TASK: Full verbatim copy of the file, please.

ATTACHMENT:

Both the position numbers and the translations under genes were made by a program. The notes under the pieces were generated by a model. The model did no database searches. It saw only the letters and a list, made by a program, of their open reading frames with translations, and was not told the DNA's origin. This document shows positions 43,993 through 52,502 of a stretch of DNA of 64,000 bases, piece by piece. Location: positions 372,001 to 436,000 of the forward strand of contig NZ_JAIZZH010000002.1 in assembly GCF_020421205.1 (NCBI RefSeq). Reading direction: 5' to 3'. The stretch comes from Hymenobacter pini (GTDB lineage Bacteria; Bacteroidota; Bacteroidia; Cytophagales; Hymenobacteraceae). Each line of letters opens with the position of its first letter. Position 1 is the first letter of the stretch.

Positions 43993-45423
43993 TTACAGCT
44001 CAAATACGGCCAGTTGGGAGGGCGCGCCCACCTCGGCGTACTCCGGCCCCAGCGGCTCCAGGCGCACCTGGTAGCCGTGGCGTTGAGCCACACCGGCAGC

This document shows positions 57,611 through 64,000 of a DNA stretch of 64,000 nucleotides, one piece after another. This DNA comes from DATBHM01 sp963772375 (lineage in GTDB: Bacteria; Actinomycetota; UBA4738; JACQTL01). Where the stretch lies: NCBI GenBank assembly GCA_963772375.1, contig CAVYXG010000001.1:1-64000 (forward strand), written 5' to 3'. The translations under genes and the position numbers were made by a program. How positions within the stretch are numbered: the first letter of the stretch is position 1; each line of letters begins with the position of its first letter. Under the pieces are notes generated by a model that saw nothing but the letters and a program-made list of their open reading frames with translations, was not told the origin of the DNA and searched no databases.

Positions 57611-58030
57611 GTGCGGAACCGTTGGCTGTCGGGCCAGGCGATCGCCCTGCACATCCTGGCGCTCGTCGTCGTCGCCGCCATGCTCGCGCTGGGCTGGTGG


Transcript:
Both the position numbers and the translations under genes were made by a program. The notes under the pieces were generated by a model. The model did no database searches. It saw only the letters and a list, made by a program, of their open reading frames with translations, and was not told the DNA's origin. This document shows positions 43,993 through 52,502 of a stretch of DNA of 64,000 bases, piece by piece. Location: positions 372,001 to 436,000 of the forward strand of contig NZ_JAIZZH010000002.1 in assembly GCF_020421205.1 (NCBI RefSeq). Reading direction: 5' to 3'. The stretch comes from Hymenobacter pini (GTDB lineage Bacteria; Bacteroidota; Bacteroidia; Cytophagales; Hymenobacteraceae). Each line of letters opens with the position of its first letter. Position 1 is the first letter of the stretch.

Positions 43993-45423
43993 TTACAGCT
44001 CAAATACGGCCAGTTGGGAGGGCGCGCCCACCTCGGCGTACTCCGGCCCCAGCGGCTCCAGGCGCACCTGGTAGCCGTGGCGTTGAGCCACACCGGCAGC

This document shows positions 57,611 through 64,000 of a DNA stretch of 64,000 nucleotides, one piece after another. This DNA comes from DATBHM01 sp963772375 (lineage in GTDB: Bacteria; Actinomycetota; UBA4738; JACQTL01). Where the stretch lies: NCBI GenBank assembly GCA_963772375.1, contig CAVYXG010000001.1:1-64000 (forward strand), written 5' to 3'. The translations under genes and the position numbers were made by a program. How positions within the stretch are numbered: the first letter of the stretch is position 1; each line of letters begins with the position of its first letter. Under the pieces are notes generated by a model that saw nothing but the letters and a program-made list of their open reading frames with translations, was not told the origin of the DNA and searched no databases.

Positions 57611-58030
57611 GTGCGGAACCGTTGGCTGTCGGGCCAGGCGATCGCCCTGCACATCCTGGCGCTCGTCGTCGTCGCCGCCATGCTCGCGCTGGGCTGGTGG